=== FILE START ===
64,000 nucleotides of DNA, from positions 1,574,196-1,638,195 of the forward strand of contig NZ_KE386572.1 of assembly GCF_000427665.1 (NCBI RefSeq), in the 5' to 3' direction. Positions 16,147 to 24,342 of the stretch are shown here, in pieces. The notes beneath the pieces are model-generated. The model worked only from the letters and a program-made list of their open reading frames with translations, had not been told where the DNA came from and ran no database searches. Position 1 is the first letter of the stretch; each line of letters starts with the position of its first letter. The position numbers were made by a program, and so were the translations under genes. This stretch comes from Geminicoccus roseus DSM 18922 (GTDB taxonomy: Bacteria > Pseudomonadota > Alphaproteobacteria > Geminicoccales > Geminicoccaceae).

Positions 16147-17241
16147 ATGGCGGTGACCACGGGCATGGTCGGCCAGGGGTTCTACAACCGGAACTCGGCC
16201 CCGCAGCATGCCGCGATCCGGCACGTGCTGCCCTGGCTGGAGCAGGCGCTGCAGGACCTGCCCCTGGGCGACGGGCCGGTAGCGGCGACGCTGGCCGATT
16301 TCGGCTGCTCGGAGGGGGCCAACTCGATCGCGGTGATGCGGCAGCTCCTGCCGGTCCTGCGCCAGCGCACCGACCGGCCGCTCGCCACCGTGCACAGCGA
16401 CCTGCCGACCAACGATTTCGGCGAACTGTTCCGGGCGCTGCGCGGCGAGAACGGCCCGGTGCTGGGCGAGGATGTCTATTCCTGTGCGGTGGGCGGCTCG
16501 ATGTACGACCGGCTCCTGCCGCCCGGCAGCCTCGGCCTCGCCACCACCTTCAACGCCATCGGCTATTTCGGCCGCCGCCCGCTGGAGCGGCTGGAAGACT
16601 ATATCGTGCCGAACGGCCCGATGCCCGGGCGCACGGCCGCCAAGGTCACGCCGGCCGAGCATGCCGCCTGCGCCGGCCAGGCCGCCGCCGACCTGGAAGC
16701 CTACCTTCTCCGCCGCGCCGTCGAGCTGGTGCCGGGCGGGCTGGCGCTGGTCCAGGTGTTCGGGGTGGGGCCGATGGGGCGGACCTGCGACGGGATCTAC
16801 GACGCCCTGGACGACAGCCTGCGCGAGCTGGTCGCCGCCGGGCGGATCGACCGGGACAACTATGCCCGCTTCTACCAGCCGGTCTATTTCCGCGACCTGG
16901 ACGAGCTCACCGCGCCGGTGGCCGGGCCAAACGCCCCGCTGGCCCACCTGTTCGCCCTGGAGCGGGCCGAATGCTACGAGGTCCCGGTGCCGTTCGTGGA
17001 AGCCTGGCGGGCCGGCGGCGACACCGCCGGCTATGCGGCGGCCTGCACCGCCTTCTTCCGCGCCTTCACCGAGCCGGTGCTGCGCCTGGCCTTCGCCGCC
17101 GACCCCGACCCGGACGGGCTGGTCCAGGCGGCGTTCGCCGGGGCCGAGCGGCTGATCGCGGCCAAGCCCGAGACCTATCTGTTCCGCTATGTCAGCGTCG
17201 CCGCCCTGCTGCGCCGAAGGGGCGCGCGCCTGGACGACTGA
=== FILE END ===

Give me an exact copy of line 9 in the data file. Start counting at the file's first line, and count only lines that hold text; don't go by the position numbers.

16701 CTACCTTCTCCGCCGCGCCGTCGAGCTGGTGCCGGGCGGGCTGGCGCTGGTCCAGGTGTTCGGGGTGGGGCCGATGGGGCGGACCTGCGACGGGATCTAC